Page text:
- Lacy Bursick
- A woman gets body painted by an artist at Rootwire.
This summer, I traveled a lot to different music festivals from Arkansas to Ohio. But after this weekend attending Rootwire Music and Art Festival in Logan, Ohio, I decided to dub my favorite. Ran by one of my favorite bands, Papadosio, it makes sense that Rootwire would bring out a familiar crowd with beautiful spirits. Everyone brought out their favorite crafts from jewelry making to hair wraps and it was a family-friendly environment.
Last week when I interviewed Anthony Thogmartin from Papadosio, the band that runs Rootwire, he mentioned how so many people have told him their lives were changed for the better because of this festival. I told him had been impacted too. A year ago when I went to Rootwire, I had just come back from a summer overseas and freshly out my first serious relationship. I was sad. I was down. And then I went to this festival with a girl friend and was reminded two important things: there are so many other fish there are in the sea and I could now indulge my free time with art, music and other things I care about.
Anthony also mentioned their desire to inspire people to create art. After watching numerous workshops, I went home and picked up a paintbrush for the first time since I was a child.
This Rootwire was no different. With meditations, yoga, spiritual speeches, artist workshops and music practically all day and night, this festival does not lack activity or stimulation. The art gallery was some of the best visionary artwork I have seen all summer. I even bought myself a print of a painting by Andrew Wagner, a visionary artist from Georgia.
- Lacy Bursick
- People brought out their hula hoops, poi and other visual art toys.
In comparison to last year, Rootwire grew tremendously but the hill was never too crowded. The size grew enough for the police to take notice though. And as rumor has it, they got a warrant to come in and write citations or make arrests, unlike other years. This was to my surprise because unlike many music festivals, I didn't hear the typical array of drug selling that happens at other shows. People that attend Rootwire aren't there for drugs; they are there for the music and especially the art.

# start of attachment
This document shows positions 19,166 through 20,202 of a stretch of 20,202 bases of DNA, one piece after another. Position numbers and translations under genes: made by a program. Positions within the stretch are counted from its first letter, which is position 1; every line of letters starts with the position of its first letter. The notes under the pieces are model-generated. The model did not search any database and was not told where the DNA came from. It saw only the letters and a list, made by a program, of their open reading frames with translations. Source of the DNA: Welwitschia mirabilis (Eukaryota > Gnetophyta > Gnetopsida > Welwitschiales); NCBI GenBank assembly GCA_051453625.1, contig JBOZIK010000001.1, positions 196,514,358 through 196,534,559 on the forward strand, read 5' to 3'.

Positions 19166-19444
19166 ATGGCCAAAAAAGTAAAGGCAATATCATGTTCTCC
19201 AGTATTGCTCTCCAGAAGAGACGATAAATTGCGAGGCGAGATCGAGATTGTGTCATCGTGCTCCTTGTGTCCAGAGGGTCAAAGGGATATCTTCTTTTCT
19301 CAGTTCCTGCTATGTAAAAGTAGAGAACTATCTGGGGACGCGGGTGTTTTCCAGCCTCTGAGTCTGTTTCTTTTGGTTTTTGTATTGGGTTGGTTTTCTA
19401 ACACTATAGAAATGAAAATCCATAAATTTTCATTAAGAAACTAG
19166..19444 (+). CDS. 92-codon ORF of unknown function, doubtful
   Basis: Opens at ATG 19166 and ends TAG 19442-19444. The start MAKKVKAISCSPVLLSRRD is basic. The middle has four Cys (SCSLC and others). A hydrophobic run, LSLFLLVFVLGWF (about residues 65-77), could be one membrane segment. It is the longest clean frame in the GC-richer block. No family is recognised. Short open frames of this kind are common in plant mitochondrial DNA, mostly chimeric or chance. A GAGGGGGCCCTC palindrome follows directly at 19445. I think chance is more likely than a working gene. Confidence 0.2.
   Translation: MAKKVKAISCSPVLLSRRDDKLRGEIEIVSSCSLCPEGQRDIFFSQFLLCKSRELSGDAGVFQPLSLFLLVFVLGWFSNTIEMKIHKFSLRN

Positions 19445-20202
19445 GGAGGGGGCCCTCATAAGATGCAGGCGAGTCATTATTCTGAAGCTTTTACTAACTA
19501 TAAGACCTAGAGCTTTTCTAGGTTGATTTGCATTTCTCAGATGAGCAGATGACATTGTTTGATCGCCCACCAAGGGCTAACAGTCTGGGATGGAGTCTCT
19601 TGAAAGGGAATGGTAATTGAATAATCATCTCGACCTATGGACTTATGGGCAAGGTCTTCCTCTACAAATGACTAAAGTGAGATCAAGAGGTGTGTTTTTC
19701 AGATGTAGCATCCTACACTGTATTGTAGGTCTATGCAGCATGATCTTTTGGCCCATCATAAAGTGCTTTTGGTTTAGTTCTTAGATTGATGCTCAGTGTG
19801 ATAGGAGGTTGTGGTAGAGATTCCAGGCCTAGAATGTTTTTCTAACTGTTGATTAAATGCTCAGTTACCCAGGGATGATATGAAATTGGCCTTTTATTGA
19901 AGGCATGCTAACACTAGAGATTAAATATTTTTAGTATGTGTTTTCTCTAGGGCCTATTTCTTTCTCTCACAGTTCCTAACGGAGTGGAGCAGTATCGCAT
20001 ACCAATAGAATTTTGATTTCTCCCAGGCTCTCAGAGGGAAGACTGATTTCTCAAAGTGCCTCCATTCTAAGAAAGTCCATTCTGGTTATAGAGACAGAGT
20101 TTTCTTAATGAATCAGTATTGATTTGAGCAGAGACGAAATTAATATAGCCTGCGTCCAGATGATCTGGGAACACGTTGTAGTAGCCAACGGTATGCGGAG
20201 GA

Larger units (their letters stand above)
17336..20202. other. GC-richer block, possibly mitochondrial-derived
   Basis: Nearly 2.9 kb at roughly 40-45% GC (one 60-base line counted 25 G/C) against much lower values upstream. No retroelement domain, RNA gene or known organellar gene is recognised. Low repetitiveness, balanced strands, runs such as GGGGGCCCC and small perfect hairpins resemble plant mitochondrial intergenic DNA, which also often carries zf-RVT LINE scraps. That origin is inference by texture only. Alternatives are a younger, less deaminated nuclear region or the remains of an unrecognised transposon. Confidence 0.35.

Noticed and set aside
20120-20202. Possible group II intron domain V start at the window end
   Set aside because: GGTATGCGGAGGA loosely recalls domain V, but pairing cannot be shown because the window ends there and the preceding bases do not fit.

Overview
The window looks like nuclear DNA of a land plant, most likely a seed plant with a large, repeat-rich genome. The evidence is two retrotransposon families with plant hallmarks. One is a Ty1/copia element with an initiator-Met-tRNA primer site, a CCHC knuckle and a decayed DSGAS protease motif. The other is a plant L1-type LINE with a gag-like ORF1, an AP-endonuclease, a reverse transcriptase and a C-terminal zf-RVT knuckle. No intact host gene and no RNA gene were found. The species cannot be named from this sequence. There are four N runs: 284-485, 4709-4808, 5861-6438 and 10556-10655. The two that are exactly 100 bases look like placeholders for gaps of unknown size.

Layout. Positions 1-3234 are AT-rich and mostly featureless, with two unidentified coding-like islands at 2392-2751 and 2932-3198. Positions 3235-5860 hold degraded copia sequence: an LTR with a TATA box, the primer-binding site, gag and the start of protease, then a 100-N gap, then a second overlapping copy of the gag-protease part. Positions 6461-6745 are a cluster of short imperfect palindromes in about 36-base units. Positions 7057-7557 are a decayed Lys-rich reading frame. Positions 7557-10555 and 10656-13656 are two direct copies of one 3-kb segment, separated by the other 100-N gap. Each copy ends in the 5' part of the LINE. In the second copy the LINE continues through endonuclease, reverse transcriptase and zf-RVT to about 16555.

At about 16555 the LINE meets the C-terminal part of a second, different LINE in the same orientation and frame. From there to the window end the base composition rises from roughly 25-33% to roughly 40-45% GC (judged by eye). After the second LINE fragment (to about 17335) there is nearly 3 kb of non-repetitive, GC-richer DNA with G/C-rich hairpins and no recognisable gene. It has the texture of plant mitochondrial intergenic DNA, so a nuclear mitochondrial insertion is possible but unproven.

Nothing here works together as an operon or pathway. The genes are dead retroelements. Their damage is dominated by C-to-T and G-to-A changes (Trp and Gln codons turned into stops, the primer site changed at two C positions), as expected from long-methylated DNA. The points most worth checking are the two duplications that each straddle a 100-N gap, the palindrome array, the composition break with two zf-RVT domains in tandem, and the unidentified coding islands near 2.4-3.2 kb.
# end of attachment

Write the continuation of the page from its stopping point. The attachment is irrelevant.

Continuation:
The production of this festival is almost unreal. While sitting on the hill, you can watch a band play, you can watch aerial silk dancers, you can watch live painting to the music, you can watch a someone creating tie-dye, you can watch hula hoopers, you can watch fire spinners, you can watch dancers or even dancers on stilts. While watching it all, you sit there in bliss like wow this is so amazing and all for me to enjoy and soak up every second. It is inspiring and peaceful.
Although I was not familiar with many of the bands on the lineup, I never found myself listening to music I didn't like. The music was eclectic, inventive and a variety of sounds from around the world.
Other than some random jerk apparently running up to my campsite and grabbing my hula hoop 'to borrow' and then never to be seen again all weekend, I had an incredible time and was disappointed to leave before the special Sunday night acoustic set from Papadosio.
This year I may not have needed all the self-discovery and sense of freedom I gained the first year but instead I was able to look back and see a clear growth I have made within just a year.
I spoke with a couple who had brought out a large telescope to share the sight of the moon with others. They said they wished they could do Rootwire once a month but once a year would have to do. They said they looked forward to it each year more than anything. I am now making Rootwire a yearly tradition as well.
See you next year.
- Lacy Bursick
- Jimkata was a band on the lineup all the way from New York.